Your Google Pixel phone could soon double as a very basic dash cam

A Google Pixel phone mounted on a car windshield
(Image credit: Olixar)

Google Pixel phones could soon get a built-in mode that helps them compete the best dash cams, albeit with some practical limitations.

A new report from 9to5Google has discovered a hidden feature called 'Dashcam' in the Personal Safety app that's on Google Pixel phones and some other Android phones, including the Nothing Phone 1.

The site managed to take the new feature for a spin, finding that it records video (and also audio) while you're on the road. Like dash cams, the idea is that your phone could capture footage or evidence that might prove helpful if you're involved in an accident.

The feature sounds pretty practical, as your phone is apparently still fully usable while the 'Dashcam' recording is enabled. This means you can still use apps like Google Maps in full-screen mode for navigation, or just lock your phone to preserve battery life while it's recording.

Just like many dash cams, your Pixel phone will also apparently be able to automatically record your journeys. During setup, there's an option to have recordings start automatically when you connect to a particular Bluetooth device (for example, your car stereo or Android Auto system) and finish when you disconnect.

Naturally, you'd need to have a dashboard mount to take full advantage of the new feature. The most popular spots for dash cams tend to be just under the rear-view mirror, or lower down near where the windscreen meets the dashboard. Either way, it needs to avoid obstructing your view in order to remain road legal.

Two phones showing Google's incoming Dashcam mode

These screens from 9to5Google show how the Dashcam mode could look like in Android's Personal Safety app. (Image credit: 9to5Google)

Overall, the dash cam feature sounds potentially very handy for Pixel owners who are regular drivers. Not only do Pixel phones rank among the best camera phones, the latest versions of Android have also delivered features like HDR video, which could help them match high-end dash cams for image quality.

But there are also some potential limitations. One is overheating – Google recently had to rush out a fix for overheating Pixel 7 and 6 phones, and the prospect of simultaneously recording even low-res video alongside other apps on a hot dashboard could be too much for some phones.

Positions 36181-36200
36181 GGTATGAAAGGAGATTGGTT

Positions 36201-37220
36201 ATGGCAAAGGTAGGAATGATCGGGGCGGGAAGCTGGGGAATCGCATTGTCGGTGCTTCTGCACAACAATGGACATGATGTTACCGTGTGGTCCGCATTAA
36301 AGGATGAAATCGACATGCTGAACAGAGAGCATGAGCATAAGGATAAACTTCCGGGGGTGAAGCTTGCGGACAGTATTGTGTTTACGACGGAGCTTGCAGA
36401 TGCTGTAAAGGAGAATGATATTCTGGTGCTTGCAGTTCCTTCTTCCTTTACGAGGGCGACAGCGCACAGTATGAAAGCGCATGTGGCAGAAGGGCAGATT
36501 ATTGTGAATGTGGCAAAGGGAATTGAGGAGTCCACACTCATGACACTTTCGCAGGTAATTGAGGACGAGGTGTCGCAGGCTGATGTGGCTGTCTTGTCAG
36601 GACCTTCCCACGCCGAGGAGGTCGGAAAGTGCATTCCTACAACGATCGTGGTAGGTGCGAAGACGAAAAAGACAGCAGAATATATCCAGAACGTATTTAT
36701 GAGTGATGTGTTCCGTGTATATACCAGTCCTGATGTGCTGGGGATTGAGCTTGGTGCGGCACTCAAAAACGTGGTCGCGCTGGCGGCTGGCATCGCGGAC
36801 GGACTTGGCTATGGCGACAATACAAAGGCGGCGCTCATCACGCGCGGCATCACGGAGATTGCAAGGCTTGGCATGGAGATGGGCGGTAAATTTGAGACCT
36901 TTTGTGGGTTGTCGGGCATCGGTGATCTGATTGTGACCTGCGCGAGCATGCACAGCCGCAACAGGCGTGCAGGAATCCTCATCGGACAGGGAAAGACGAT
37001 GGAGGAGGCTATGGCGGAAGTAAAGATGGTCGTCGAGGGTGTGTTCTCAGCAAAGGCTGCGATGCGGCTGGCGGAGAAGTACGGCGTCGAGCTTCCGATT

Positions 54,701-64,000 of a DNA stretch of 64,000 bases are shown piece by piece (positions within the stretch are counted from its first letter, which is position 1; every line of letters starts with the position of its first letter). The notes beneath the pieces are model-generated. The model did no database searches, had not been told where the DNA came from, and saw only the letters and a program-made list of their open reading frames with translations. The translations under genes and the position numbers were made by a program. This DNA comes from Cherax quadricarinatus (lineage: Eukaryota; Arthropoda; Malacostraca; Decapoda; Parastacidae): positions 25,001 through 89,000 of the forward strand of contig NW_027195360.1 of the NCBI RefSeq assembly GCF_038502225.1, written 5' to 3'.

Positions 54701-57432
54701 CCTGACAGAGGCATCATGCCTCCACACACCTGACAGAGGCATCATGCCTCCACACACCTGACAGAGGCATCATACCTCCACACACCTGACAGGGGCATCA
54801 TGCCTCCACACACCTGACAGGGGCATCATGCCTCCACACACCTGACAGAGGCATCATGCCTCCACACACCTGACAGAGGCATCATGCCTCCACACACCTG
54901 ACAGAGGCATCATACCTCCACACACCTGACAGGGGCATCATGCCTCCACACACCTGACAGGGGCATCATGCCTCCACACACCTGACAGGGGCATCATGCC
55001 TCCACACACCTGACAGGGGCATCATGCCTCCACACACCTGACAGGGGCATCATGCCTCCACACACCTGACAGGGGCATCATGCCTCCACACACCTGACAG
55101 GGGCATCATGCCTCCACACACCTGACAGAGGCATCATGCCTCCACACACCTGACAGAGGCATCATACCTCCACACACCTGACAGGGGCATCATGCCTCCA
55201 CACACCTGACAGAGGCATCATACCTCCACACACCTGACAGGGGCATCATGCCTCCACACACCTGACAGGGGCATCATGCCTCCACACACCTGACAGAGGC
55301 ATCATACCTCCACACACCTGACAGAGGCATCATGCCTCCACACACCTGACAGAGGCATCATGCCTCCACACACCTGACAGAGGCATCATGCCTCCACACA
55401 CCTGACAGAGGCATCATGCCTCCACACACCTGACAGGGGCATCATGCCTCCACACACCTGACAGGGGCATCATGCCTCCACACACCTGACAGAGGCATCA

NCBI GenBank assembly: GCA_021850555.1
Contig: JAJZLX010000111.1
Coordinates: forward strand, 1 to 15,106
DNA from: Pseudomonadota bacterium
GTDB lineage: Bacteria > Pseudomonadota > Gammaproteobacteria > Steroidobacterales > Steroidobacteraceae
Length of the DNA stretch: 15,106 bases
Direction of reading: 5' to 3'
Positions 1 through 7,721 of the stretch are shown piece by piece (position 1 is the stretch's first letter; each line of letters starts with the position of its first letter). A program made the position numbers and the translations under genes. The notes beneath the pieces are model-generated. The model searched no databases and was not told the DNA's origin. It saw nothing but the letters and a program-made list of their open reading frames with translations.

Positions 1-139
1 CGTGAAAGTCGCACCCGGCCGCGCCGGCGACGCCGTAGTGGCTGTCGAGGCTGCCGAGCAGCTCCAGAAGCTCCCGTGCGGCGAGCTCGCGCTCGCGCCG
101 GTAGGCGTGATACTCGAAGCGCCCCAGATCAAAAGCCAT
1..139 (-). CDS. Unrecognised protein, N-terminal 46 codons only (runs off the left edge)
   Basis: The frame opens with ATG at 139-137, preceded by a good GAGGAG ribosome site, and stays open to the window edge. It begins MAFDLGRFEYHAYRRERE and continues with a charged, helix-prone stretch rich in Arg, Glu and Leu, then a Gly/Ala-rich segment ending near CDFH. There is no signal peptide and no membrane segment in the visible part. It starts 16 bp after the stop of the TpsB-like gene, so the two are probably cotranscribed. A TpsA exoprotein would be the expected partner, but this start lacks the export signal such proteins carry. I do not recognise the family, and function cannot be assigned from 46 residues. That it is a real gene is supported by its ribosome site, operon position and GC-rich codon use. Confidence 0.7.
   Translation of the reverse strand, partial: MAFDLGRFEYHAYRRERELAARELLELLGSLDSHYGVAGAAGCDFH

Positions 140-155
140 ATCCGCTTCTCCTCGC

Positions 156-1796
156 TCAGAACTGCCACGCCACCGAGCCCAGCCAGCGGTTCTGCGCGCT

The other is storage, with continuous video recording likely to quickly eat up gigabytes of space that you may need for apps, photos, games or offline music. The 9to5Google report says that recordings are auto-deleted after three days and that videos are compressed to 30MB per minute, but that could still be highly demanding for older Android phones.

Analysis: There's still a place for dedicated dash cams

A dash cam mounted inside a car windscreen

We rate the Nexar Pro (above) as one of the best dedicated dash cams you can buy right now. (Image credit: Nexar)

Using a phone as a dash cam isn't a completely new concept – there are already several Android apps, including Nexar AI and Smart Dash Cam, that let you achieve something similar to this rumored new 'Dashcam' mode in Android. But the bigger question is whether the overall idea is a good one in practice.

Despite the incredible power and versatility of the best phones, there is still definitely a place for dedicated devices in some situations. One of those is action cameras, which can be handy stunt doubles for your main phone when you need to shoot video, and the other is dash cams.

This new Android 'dashcam' feature could well negate the need for many people to buy a basic dash cam, but more premium models – like the Nextbase 622GW and Nexar Pro – do still bring advantages. 

One is that they come with road-specific features like polarizing filters and twin cameras, which give you the ability to record what's happening behind your car. Some also bring extra security features like break-in alerts.

But the other is that they also allow you to keep your phone's battery life and storage preserved, while permanently sitting on your car dashboard as a potential deterrent for thieves who don't want to be recorded. If you go for a professional installation, they can also take their power directly from your car's battery without needing to be recharged.

Still, we're certainly looking forward to Google's built-in dash cam mode for Android phones, which looks to be in its advanced stages and could perhaps land as part of Android 14.

Mark Wilson
Senior news editor

Mark is TechRadar's Senior news editor. Having worked in tech journalism for a ludicrous 17 years, Mark is now attempting to break the world record for the number of camera bags hoarded by one person. He was previously Cameras Editor at both TechRadar and Trusted Reviews, Acting editor on, as well as Features editor and Reviews editor on Stuff magazine. As a freelancer, he's contributed to titles including The Sunday Times, FourFourTwo and Arena. And in a former life, he also won The Daily Telegraph's Young Sportswriter of the Year. But that was before he discovered the strange joys of getting up at 4am for a photo shoot in London's Square Mile.